Off the Eaten Path

Gluten-Free Italian Food—Really!

Chef Harold Dieterle makes his return to the NYC restaurant scene at his new casual-Italian concept in Kips Bay.

Bolognese like your nonna makes

When I need a little bit of savory comfort, I turn to Italian food. That’s been the case ever since I was a little kid, when my mom hired me as her unofficial sous chef when she needed assistance making stuffed shells swimming in homemade marinara or near-perfect takes on my nana’s secret meatballs. (Even after 28 years, she refuses to let go of her prized recipe.) As much as hearty plates of pasta and cheese get the job done in turning my frown upside down, the post-carb belly is a cruel reminder that the key to my happiness is only a temporary one. Or is it?

Have yourself a hearty serving of meatballs

Chef Harold Dieterle is testing the guilt-free—or carb-free, at least—Italian notion with Tali and Tali Dolce in Kips Bay. The first winner of Top Chef had a trio of low-key but critically acclaimed establishments around the West Village—The Marrow, Perilla, and Kin Shop—before he took a step back from the hospitality industry in 2015. He’s now back from his brief hiatus, consulting with the gluten-free restaurant and compact bakery just around the bend. While elements of the dining room scream fast casual—an adjacent fridge next to the register is filled with grab-and-go items and beverages for the road—proper silverware and a hard-to-resist happy-hour deal ($4 glasses of wine and $7 cocktails from 3 to 7 p.m. on weekdays) are meant to keep diners lingering for a little bit longer.

The lack of flour doesn’t necessarily mean you’re missing the indulgence. Dishes like the hyper-seasonal penne may seem healthy upon first glance—large chunks of roasted butternut squash, toasted pumpkin seeds, and torn bits of sage are prominent with every bite—but then you happily discover that it’s packed with the robust flavors of Pecorino and nutty brown butter. The most surprising aspect of each dish, though, is that the noodles don’t have the gummy texture of most gluten-free pastas. Instead, each bite of penne has the same al dente chewiness you’d expect from any Italian restaurant worth its oregano.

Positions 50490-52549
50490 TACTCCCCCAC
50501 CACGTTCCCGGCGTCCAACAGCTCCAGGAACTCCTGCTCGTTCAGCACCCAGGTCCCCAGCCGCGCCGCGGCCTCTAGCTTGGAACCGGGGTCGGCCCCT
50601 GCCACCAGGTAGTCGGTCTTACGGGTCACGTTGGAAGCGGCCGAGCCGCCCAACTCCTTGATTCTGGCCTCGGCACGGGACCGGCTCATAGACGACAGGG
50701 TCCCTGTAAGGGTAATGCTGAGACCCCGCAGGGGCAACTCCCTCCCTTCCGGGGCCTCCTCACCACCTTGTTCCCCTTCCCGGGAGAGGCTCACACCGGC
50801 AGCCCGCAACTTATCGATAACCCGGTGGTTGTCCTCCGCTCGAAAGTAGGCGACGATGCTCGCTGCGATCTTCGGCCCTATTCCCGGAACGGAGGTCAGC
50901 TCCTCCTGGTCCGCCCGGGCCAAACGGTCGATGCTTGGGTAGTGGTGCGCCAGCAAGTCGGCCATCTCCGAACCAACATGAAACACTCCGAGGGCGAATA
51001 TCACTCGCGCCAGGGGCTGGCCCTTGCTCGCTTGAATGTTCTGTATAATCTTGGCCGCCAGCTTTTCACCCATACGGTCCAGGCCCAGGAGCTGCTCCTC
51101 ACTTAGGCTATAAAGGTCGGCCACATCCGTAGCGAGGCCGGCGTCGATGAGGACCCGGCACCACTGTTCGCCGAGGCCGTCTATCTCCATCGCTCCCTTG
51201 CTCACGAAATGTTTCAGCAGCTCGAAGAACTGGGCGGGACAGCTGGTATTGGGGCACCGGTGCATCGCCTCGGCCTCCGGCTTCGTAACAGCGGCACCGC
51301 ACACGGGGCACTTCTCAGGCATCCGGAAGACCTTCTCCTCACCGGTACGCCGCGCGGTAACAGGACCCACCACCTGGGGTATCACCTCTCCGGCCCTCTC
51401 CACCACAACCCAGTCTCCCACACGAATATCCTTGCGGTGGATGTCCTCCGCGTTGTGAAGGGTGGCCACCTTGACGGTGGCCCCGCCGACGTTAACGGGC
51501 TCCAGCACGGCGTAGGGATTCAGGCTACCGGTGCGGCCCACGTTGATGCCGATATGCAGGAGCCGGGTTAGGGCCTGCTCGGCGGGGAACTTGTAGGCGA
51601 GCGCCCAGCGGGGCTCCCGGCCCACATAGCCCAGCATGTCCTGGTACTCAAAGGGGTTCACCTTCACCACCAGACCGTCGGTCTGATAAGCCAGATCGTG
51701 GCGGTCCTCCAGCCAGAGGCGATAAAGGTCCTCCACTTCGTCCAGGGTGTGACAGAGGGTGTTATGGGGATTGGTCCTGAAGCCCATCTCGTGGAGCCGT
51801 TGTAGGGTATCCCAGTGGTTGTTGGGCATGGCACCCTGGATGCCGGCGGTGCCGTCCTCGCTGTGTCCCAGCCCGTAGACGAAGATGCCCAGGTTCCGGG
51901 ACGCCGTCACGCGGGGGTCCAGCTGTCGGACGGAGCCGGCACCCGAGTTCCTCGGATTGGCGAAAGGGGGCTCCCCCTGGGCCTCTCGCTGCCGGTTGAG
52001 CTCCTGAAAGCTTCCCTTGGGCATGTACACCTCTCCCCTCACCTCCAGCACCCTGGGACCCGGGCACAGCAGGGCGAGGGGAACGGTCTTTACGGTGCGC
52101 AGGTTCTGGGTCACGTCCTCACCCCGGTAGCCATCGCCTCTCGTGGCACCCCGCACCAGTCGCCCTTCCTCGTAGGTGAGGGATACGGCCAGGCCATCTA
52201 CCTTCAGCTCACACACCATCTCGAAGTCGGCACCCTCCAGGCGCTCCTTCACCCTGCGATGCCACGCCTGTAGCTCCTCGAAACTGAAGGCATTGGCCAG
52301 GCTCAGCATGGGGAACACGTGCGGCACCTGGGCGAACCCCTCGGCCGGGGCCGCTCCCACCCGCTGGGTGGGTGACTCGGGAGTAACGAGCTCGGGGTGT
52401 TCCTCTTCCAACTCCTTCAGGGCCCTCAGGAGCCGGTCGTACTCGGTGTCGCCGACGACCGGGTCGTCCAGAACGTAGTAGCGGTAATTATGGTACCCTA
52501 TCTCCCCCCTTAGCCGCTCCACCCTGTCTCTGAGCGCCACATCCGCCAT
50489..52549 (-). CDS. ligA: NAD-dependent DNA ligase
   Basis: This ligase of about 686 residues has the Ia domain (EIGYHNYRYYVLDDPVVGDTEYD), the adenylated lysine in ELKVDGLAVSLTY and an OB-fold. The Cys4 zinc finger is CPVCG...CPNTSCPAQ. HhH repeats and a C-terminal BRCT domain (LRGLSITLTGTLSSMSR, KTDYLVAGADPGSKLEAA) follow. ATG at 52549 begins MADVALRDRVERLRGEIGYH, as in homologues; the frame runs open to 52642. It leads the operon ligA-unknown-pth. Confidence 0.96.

Seasonal penne with butternut squash, pepitas, and brown butter

As surprisingly good as the pasta is, though, the hearty meatball here is better. Dieterle’s signature dish before his two-year break from professional cooking was his spicy duck meatball, so it’s no surprise the Roman version was the shining star on my overflowing lunch plate. A simple blend of ground beef and fennel-laced sausage delivered both a quintessential savoriness and an unusual hint of licorice that’s not usually found in your nonna’s recipe. Clearly, the chef knows his take is of the utmost quality; it’s found three times on the menu (atop piles of spaghetti you’d want to re-create Lady and the Tramp with, stuffed inside a panini, or flying solo as a side).

Speaking of sides, leave room for a few; the super-cheesy mozzarella sticks and crispy potatoes with lemon aioli are hard to resist. And perhaps request an extra serving of both to go; they’ll taste just as good when you refry them in the comfort of your own apartment.

Who can resist mozzarella sticks? 

The gluten-free desserts were less successful than their precursors. While I couldn’t necessarily tell the dulce de leche–filled alfajores and classic chocolate chip cookies were missing flour, they left a too-sweet tackiness on the roof of my mouth. Tali Dolce’s riff on a Snickers dessert, however, was a tasty melt-in-your-mouth (and hand) ganache cup fully loaded with salty peanut bits and a molasses-caramel mashup. The filling had a pecan-pie texture and a taste to match, if you had your eyes closed.

Tali’s take on the classic Oreo

Tali and Tali Dolce
77 Lexington Avenue (at 26th Street), Kips Bay

Let us reserve you a seat at the table for dinner!